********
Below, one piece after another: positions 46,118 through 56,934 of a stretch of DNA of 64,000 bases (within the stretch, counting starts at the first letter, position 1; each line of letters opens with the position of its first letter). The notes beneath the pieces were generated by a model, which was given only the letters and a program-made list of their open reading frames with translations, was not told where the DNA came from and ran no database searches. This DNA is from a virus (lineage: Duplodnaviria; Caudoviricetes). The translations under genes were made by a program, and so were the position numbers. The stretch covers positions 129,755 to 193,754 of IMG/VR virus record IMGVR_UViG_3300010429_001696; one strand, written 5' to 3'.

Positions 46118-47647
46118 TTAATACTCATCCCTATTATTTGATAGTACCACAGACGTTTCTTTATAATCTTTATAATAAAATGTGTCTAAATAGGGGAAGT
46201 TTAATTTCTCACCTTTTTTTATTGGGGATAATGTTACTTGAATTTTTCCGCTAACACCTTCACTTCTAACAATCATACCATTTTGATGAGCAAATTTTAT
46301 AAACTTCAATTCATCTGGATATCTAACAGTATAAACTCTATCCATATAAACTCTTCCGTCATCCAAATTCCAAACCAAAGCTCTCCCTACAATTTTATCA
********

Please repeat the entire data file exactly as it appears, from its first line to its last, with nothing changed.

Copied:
Below, one piece after another: positions 46,118 through 56,934 of a stretch of DNA of 64,000 bases (within the stretch, counting starts at the first letter, position 1; each line of letters opens with the position of its first letter). The notes beneath the pieces were generated by a model, which was given only the letters and a program-made list of their open reading frames with translations, was not told where the DNA came from and ran no database searches. This DNA is from a virus (lineage: Duplodnaviria; Caudoviricetes). The translations under genes were made by a program, and so were the position numbers. The stretch covers positions 129,755 to 193,754 of IMG/VR virus record IMGVR_UViG_3300010429_001696; one strand, written 5' to 3'.

Positions 46118-47647
46118 TTAATACTCATCCCTATTATTTGATAGTACCACAGACGTTTCTTTATAATCTTTATAATAAAATGTGTCTAAATAGGGGAAGT
46201 TTAATTTCTCACCTTTTTTTATTGGGGATAATGTTACTTGAATTTTTCCGCTAACACCTTCACTTCTAACAATCATACCATTTTGATGAGCAAATTTTAT
46301 AAACTTCAATTCATCTGGATATCTAACAGTATAAACTCTATCCATATAAACTCTTCCGTCATCCAAATTCCAAACCAAAGCTCTCCCTACAATTTTATCA